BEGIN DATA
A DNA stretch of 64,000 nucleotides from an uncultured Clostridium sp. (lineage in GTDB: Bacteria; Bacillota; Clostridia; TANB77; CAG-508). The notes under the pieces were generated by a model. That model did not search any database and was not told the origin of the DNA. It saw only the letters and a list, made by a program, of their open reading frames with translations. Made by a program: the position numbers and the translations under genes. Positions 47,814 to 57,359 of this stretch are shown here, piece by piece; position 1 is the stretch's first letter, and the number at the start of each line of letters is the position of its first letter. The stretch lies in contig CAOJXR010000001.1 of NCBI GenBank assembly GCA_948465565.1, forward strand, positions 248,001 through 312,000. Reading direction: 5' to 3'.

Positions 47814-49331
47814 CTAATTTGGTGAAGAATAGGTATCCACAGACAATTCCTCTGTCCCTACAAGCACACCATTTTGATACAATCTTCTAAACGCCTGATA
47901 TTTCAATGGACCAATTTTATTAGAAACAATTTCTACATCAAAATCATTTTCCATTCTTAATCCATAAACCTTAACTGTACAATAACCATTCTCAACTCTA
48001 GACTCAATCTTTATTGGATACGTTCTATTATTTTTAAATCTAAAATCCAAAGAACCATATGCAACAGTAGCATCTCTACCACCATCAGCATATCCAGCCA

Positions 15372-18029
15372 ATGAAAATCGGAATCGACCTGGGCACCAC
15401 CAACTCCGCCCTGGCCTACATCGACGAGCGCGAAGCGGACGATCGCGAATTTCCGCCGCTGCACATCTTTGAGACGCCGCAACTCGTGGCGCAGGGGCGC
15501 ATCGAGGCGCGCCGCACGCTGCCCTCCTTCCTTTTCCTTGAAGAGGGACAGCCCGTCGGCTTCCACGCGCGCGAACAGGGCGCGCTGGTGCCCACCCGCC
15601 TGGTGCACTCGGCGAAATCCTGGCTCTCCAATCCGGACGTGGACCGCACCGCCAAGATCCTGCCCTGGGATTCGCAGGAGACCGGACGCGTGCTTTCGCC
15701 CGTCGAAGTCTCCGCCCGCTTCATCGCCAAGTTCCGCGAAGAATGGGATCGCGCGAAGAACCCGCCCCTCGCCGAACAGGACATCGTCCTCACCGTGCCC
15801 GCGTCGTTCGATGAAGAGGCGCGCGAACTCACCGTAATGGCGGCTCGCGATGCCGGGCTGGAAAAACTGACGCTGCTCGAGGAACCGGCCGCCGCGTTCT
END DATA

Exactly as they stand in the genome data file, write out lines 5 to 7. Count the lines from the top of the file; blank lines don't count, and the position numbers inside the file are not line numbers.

48001 GACTCAATCTTTATTGGATACGTTCTATTATTTTTAAATCTAAAATCCAAAGAACCATATGCAACAGTAGCATCTCTACCACCATCAGCATATCCAGCCA

Positions 15372-18029
15372 ATGAAAATCGGAATCGACCTGGGCACCAC